After setting the stage for their upscale equestrian community in Kentucky, Emma is choosing to leave her small women’s college and return home to care for her father after his stroke. Her sister is married with small children, her aunt has already sacrificed her young adulthood caring for Emma’s family when their mother unexpectedly died and it is up to Emma to fill the missing piece in their family home and community. She is beautiful, smart and beloved by all. This sweet mini saga turns into a love story “Jane Austen” style when George, the handsome catch of the town family friend watches Emma, who he has known all his life, grow into the woman he always dreamed she’d be. Obviously, a twist on an old tale, I found this new novel easy and adorable, especially if you love anything remotely Jane Austen. Its hard to imagine the characters with southern charm and accent instead of English one’s but it’s a quick read and if you can go with the flow - you’ll enjoy the ride.
Friday, September 15, 2017
Young Jane Young
Aviva Grossman is a student at the University of Miami. She is interested in politics and gets an internship with a Congressman who was once a neighbor of her parents in Boca Raton. He is charming, good looking, smart and she is smitten. Sound familiar? There is an accident. There is a scandal. The Congressman goes on to re-election after re-election (he is very good at his job) and Aviva’s world will never be the same again. She is forced to reinvent herself. Their lives are narrated through the perspective of Aviva, her mother Rachel, the Congressman’s wife Embeth and later looking back - her vivacious daughter Ruby. Author Gabrielle Zevin had me laughing out loud from page 1 and my full attention to the very end. She was so spot on describing the insecurities of a young college student, her relationship with her overzealous mother and crushed dreams of a carefully planned future. Filled with humor, grace, honesty and incredible storytelling, Young Jane Young is an absolute must read!! I loved every minute of it.
Monday, September 4, 2017
Reading With Patrick
After graduating from Harvard, Michelle Kuo accepted one of the most grueling positions available with the Teach for America program. Filled with tremendous hope, she set out for the small town of Helena, Arkansas. Reality immediately set in when she enters a completely broken, neglected and forgotten part of our country. A public school system filled with students that were left behind a long time ago. Generations ago. Michelle believed that if you could scratch the surface there was a bright light just waiting to be turned on. Utilizing her love of reading, unimaginable patience and pure kindness, Michelle found ways to encourage students - who have never ever been asked what they thought - to speak up and voice their thoughts and dreams and opinions. Years later after attending Harvard Law School Michelle is notified that a student named Patrick, whom she had been very close to, had been jailed for murder in a place that basically would throw away the key. Even though she longed to begin her law career and new life in California, she could not abandon Patrick or her belief that education and caring can make a real difference. Michelle goes back to Helena to see how she could help him. This incredible work of non-fiction should be required reading for parents, teachers and students. Our beautiful country still has a long road and a lot of hard work ahead. The most basic human rights should not ever be violated and every child needs a caring adult for guidance. I was mesmerized by Michelle’s beautiful words and this is undoubtedly a life changing MUST READ. Because reading really does change lives.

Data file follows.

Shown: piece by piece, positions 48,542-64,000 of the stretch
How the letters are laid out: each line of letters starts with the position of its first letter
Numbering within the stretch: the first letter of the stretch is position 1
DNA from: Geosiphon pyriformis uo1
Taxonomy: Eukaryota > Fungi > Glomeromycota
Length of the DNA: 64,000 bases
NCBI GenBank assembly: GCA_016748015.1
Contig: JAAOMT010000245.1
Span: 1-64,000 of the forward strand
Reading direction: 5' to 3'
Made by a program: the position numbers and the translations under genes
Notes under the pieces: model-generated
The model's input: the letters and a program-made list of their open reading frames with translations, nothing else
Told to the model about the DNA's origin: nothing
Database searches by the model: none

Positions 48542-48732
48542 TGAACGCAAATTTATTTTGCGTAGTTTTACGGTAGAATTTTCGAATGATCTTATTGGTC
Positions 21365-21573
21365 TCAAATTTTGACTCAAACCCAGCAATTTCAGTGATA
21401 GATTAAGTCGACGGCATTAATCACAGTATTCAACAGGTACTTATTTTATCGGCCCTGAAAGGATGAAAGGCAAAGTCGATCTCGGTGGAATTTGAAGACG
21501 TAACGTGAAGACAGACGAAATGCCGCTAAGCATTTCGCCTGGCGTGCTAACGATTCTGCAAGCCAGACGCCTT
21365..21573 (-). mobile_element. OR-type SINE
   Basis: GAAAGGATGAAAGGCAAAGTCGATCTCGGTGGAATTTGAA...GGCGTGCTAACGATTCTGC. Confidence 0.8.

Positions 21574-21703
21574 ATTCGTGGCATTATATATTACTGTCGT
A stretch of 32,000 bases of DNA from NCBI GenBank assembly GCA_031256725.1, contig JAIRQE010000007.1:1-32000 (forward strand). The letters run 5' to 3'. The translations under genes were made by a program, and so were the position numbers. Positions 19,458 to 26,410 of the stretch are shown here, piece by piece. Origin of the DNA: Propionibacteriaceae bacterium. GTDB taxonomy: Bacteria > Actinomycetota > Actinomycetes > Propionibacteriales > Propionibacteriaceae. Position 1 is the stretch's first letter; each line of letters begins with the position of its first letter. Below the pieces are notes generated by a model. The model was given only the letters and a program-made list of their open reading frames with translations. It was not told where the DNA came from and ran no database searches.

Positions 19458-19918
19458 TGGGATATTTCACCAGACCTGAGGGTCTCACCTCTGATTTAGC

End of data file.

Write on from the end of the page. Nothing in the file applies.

Sunday, September 3, 2017
The Diplomat's Daughter
Emi Kato has lived all over the world. As the only daughter of a Japanese diplomat, the Kato family has been stationed in Berlin, London, Vienna and America. Emi is a beautiful, talented, multi-lingual young woman whose life turns upside down during WWII. The Kato family thought they were safely tucked away in Washington DC, but when Pearl Harbor is bombed, the Japanese are quickly the enemy and are sent to internment camps, stripped of all their freedoms and slowly returned to Japan. At the tender age of 21, Emi has fallen in love twice and these friendship/romances have pulled her heart in every direction possible. In Vienna, Leo Hartmann’s family has been destroyed and removed from everything they have ever known and Christian Lange, a wealthy American boy of German descent whose family is also detained, is no longer welcome on American soil. Emi does not know who to trust anymore. The Japan she returns to does not resemble her young childhood, Christians family could not be part of the same Nazi Germany she despises and the Americans have completely withdrawn any diplomatic welcome they once extended. As Emi becomes an independent woman, apart from her parents she searches to find home and her two loves - all the while struggling to stay alive. I really liked each character in this somewhat long, repetitive saga. Its a solid good but did not knock my socks off as author Karin Tanabe’s The Gilded Years had done last year.